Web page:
Research Interests and Projects
The performance of materials as we perceive it with the naked eye is only the macroscopic manifestation of a myriad of complex mechanisms that occur on various length and time scales much smaller than those we experience in our everyday life. For many technological applications we need extraordinary materials that satisfy exceptional demands. Especially in aerospace technologies we need materials that can tolerate the extreme conditions of high or low temperature and pressure, radiation, or extreme mechanical loads and harmful vibrations, to name but a few. Before we can develop and create new materials with such superior properties, we must thoroughly understand the mechanics and physics of materials. In particular, we must understand the link between macroscopic properties and microstructure (from individual atoms all the way up to the macroscopic level). In our lab, we combine methods of theoretical, computational and experimental solid mechanics with the ultimate goal to accurately describe, to thoroughly understand, and to reliably predict the performance of materials, and - ultimately - to create novel engineered materials with exceptional properties.
Instabilities in solids are ubiquitous and often lead to mechanical failure or structural collapse, from the atomic level all the way to the macroscale. Examples include the buckling of structures, deformation localization, void nucleation and coalescence, but also phase transitions and domain switching. We aim at a fundamental understanding of how nano- and microscale instabilities in solids affect their macroscopic physical properties, and how a careful control of such fine-scale instabilities can result in solids with extreme effective mechanical properties. In other words, we take advantage of instabilities to achieve a beneficial material response. Our focus is on crystalline materials, including metals, ceramics, and composites (i.e., combinations thereof).
Computational research in our group comprises the development and application of new modeling techniques that bridge the scales in crystalline solids. A major focus is on atomistic techniques of molecular dynamics (MD) and, in particular, of coarse-grained atomistics. These enable us to model systems with (locally) atomistic accuracy but with significantly improved efficiency, so that we can target much larger length and time scales. The combination of theoretical advances and of high-performance computing facilitate simulations of length and time scales inaccessible to traditional MD and outside the realm of the continuum hypothesis. We employ this technique to bring atomistic accuracy to the meso- and macroscales, and to explore the physics of metallic and ceramic systems showing localization, failure, and instability.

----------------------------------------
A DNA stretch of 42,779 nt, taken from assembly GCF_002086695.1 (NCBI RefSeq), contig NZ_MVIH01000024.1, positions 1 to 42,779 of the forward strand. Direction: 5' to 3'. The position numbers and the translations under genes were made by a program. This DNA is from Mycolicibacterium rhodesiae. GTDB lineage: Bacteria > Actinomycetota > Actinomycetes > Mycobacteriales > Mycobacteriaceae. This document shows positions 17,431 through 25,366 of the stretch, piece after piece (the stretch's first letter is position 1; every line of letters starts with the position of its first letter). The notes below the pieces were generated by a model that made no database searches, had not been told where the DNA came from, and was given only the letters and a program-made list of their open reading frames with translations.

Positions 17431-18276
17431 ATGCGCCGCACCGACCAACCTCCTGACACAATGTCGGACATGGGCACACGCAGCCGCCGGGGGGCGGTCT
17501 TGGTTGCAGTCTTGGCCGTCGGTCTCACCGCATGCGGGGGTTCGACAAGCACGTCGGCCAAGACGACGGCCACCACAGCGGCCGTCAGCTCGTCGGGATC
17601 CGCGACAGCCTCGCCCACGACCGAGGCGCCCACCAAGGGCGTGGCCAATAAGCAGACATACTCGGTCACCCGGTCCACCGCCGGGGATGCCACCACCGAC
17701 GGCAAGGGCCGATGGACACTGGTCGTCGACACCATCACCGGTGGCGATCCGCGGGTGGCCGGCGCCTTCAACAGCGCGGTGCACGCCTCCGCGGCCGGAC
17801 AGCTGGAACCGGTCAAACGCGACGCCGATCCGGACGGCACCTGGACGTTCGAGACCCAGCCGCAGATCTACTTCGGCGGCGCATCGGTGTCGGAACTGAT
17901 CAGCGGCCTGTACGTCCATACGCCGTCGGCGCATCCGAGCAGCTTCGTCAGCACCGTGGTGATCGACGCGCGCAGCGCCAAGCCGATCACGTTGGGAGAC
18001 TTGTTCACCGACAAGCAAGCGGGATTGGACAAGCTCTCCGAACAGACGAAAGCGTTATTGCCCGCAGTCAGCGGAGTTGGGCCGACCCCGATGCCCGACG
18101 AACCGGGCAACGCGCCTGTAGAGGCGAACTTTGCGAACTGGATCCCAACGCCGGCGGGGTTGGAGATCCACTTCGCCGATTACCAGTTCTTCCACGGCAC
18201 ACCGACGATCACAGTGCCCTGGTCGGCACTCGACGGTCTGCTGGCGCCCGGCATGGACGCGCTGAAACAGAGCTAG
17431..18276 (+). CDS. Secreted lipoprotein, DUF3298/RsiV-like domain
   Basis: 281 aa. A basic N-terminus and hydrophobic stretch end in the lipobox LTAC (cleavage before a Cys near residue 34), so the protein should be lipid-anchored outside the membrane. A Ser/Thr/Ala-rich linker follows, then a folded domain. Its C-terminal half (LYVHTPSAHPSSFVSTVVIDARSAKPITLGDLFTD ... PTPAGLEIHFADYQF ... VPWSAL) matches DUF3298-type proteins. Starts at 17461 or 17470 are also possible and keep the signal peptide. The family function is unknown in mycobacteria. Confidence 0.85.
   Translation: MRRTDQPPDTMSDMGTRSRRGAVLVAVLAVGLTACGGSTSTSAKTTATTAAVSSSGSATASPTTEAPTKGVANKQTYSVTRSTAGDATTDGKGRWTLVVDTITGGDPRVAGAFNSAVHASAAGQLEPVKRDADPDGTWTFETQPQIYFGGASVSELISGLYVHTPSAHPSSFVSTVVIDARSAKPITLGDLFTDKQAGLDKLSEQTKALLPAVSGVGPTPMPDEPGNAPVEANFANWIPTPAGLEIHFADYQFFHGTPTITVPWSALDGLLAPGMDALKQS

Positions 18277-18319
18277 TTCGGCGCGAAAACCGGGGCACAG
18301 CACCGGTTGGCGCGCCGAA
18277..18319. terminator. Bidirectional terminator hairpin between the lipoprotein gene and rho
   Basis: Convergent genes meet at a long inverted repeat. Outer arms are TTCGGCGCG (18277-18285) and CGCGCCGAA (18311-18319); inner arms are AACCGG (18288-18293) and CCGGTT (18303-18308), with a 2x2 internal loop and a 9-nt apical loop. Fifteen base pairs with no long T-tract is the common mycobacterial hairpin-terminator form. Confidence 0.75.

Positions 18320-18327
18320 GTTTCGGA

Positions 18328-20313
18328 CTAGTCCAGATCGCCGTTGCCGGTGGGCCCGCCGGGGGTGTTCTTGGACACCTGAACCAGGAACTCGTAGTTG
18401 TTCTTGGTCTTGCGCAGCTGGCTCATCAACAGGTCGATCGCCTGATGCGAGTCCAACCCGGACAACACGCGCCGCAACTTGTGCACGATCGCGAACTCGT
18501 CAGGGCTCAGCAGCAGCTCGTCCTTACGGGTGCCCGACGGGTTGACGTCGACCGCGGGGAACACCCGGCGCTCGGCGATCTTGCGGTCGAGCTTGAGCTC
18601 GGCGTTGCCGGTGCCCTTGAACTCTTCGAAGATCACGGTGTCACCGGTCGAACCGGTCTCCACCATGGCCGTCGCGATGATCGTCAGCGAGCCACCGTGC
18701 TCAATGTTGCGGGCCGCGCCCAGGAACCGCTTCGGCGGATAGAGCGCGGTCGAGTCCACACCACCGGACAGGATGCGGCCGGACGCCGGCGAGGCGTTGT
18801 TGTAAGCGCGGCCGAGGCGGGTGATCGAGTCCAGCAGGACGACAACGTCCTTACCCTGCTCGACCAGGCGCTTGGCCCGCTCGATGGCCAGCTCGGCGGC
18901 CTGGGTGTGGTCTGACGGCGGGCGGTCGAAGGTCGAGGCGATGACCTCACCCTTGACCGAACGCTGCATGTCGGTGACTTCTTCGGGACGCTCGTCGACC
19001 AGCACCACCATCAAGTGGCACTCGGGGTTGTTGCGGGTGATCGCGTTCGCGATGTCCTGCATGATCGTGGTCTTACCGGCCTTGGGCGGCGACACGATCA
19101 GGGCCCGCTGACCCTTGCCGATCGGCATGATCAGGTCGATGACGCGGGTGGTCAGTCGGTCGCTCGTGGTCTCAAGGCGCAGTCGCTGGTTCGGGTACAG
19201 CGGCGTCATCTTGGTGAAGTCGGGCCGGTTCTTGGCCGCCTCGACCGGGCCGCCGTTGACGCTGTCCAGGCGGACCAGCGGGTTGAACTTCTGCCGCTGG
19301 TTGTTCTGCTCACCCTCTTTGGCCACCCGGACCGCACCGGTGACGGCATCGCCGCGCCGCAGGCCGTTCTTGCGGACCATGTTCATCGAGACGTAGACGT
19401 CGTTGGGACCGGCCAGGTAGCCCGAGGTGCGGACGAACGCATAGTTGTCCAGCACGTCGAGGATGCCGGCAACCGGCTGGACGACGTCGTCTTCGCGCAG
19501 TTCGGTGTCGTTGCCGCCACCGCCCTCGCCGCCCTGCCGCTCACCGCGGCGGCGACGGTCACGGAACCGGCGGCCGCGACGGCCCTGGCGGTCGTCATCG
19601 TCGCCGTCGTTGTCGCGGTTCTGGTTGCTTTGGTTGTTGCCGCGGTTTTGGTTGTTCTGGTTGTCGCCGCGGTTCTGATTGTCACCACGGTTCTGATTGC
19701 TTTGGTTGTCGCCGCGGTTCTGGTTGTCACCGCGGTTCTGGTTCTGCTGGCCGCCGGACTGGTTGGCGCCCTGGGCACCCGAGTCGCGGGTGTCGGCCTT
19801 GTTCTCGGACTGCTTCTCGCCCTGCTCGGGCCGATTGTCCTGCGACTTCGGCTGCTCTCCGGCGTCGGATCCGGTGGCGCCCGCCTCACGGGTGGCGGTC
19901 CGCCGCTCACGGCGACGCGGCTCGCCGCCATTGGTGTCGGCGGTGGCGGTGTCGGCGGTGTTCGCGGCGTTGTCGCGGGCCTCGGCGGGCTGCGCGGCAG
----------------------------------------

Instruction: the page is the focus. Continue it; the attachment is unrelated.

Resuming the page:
At much larger scales, we employ methods of continuum mechanics to describe the response of solids with microstructures as well as of structural materials. This includes the (visco)elastic properties of stiffness, damping capacity, and the characteristics of wave propgation. Besides predicting the response of known materials, we also study new engineered materials systems with interesting or extreme properties based on an optimal microstructural control (see e.g. our work on ferroelectrics and composites). Beyond the elastic limit, we aim to understand inelastic mechanisms leading to plastic deformation and time-dependent behavior, e.g. in magnesium. Here, the observable material response is described by models of crystal plasticity that may lead to microstructural pattern formation, or by continnum dislocation theory and gradient plasticity approaches that capture intrinsic size effects. Deformation twinning is a further important mechanisms that we investigate by both phase field models and crystal plasticity extensions, e.g. for hcp materials.
Example results of an atomistic simulation of grain boundaries, a finite element simulation of polycrystalline magnesium, and a phase field description of deformation twinning.
In our experimental labs we fabricate ceramics and metal-ceramic composites, and we characterize their thermo-electro- mechanically-coupled performance. We are particularly interested in controlling the stiffness and damping of materials by inducing small-scale instabilities e.g. by temperature changes or by the application of electric fields. To this end, we use Broadband Electromechanically Spectroscopy (BES), a unique apparatus that was designed in our lab to measured the combined effects of mechanical vibrations, ambient temperature and pressure, and of time-varying electric fields applied to the specimen surface. This procedure enables us to quantify the effective macroscale dissipation in polycrystalline materials arising from the collective microscale mechanisms. Current research focuses on ferroelectric ceramics and metal/ceramic composites. In addition to our own experiments, we collaborate with a number of experimental groups whose experiments provide valuable data for comparison with our computational model predictions.
Our experimental lab in the Guggenheim building, home to the BES apparatus and other experimental equipment (images courtesy of Driver SPG).